Source: Greater Kashmir, 27 Feb 2014
Javed Ahmad Ghamidi appropriates the old Socratic philosophical method of raising questions regarding the opponent’s view. He hardly concedes anything to the opponent and puts up his case as an expert lawyer. However, his approach is deceptively simple. The same applies to his classic refutation of Sunni Sufi doctrine, especially Unitarianism and Sufi view of prophecy, especially its ending.
Today I use the same old Socratic method to analyze Ghamidi’s key arguments and hope that a refined group of students and scholars of Ghamidi responds to clarify.
Ghamidi Sahib, known for his semi-Salafi semi-Deobandi views, has a lengthy essay on Sufism in his Burhan, and a few televised debates and lectures, available on youtube. Some of his lectures and statements on this topic can be reviewed here: https://lubpak.com/archives/228942
He argues that Sufism is a parallel doctrine to that of religion (Islam), that unity of being can’t be corroborated from the Quran, that Sufi view of saint’s access to divine truths puts the thesis of khatmi nubuwwat in danger and that we can point out numerous statements in Sufi texts, including those on ethics and such notions as tawhid of elites, that plainly contradict the Quran. He is not for reforming Sufism who objects to this or that practice or doctrine but questions the whole edifice. He also points out that he grew in a Sufi family and his father was a Sufi teacher. He knows Sufism inside out and has read important classics firsthand. He refutes identification of tasawwuf with ihsan.
Ghamidi states that great people have supported the view that it is a parallel religion and is able to name only two – Ibn Tayyimia and Ibn Qayyim – major scholars in this connection. In modern times he refers to Amin Ahsan Islahi who saw Sufism as parallel religion to Islam. He states his categorical disagreement with all forms of Sufism including that advocated by Shaikh Ahmad Sirhindi. He thinks that esoteric conflicts with exoteric and thus is a separate thing. He uniquely maintains that there is no such thing as kashf that Sufis claim after the Prophet declared that nothing except clear dreams remain now for accessing the Unseen. These are significant points that can’t be tackled in limited space, in one go. However, one can state broad outlines of a response, and that is what I attempt.
Let me begin with a strong counter-statement: Nothing helps us better comprehend the Quran than the light of Sufi doctrine. Nothing is ultimately explicable from the scripture except in the light of symbolism, the tool that the Sufis have perfected. Every page of the Quran cries aloud God alone is real or God is Reality. It is inconceivable to divide being or consciousness, and if God is described in terms of Being/Consciousness, arguments against wujudi tawhid from any quarter lose force. If the Quran calls God Haqq, any endeavour that talks of realities or haqiqah, or truth is orthodox, and one need not prove its compatibility to exoteric reading. Let critics of Sufism refute in philosophical terms that the Quran implicitly endorses. Islam links salvation with intellect. The will – the domain of action – follows intellect. It is faith/gnosis/grace that saves and not action. As such any sharia centric viewpoint that Ghamidi implicates can’t legislate against the discoveries of esotericism, as it can’t and needn’t legislate against knowledge of facts or established scientific discoveries. Atheism, and most forms of irreligion, can’t be convincingly refuted if Sufi interpretation is not admitted. Most modern and postmodern criticisms directed against religion are best taken care of by turning to the tools of Sufism.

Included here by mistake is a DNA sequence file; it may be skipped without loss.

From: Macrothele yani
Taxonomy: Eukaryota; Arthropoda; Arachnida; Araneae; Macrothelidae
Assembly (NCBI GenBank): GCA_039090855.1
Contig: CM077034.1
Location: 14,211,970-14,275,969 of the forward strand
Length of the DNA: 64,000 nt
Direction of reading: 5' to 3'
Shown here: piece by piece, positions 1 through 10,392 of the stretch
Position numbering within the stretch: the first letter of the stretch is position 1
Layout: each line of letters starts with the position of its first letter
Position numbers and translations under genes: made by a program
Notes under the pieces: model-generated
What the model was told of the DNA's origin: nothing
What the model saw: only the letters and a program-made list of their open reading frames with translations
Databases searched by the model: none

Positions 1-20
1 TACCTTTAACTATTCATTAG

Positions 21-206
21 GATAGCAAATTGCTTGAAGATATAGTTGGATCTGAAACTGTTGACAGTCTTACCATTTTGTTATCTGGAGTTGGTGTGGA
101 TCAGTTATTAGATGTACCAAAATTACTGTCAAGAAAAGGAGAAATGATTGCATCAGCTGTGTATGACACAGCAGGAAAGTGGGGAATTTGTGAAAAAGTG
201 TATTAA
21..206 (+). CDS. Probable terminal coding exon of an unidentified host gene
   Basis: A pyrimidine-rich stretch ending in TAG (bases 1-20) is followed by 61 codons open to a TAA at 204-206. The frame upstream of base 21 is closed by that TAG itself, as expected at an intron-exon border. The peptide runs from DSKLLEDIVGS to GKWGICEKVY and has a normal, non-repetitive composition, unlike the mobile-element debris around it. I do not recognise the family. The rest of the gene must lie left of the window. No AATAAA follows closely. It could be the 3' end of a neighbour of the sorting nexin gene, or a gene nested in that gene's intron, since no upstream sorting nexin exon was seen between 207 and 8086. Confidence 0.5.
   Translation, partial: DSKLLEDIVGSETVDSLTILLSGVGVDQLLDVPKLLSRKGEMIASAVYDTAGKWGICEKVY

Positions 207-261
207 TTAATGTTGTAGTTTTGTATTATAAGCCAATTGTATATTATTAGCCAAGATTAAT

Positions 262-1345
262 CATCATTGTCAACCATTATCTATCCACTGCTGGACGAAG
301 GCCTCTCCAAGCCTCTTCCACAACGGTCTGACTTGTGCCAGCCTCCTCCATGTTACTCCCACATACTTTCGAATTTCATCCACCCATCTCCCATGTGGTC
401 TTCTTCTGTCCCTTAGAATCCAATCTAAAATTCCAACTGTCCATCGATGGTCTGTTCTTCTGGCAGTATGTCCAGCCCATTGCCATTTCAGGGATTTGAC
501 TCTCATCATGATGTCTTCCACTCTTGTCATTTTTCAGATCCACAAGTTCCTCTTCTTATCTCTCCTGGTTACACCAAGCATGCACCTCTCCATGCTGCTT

The legitimacy of the project of esoteric interpretation follows from recognition of multiple levels of reality that every Muslim accepts. How do we engage with Stace’s counter-statement that all theological statements are lies unless interpreted symbolically? Excepting the statement that God is Being could you defend literal meaning as the only meaning of any scriptural statement, especially those that describe God or His attributes, angels, afterlife, creation, Fall etc.?
The Sufis understand revelation as discoveries of Universal Intellect. If you refute this you have to explain, in precise technical terms of intellectual discourse, what is Jibriel if not universal intellect. If you find statements about meaning of revelation and Jibriel by such Muslim metaphysicians as Schuon (in easily accessible Glossary of Terms Used by Frithjof Schuon) and if you find them problematic replace them with better formulations. If we restrict it to mubasshiraat (clear dreams) and deny kashf altogether, we are strengthening atheism and removing the most respectable argument – the argument from religious experience – from the kitty of religionists. Mubasshirat are an aspect of nubuwwat, and Sufis are defending willayat that epistemically grounds nubuwat as well.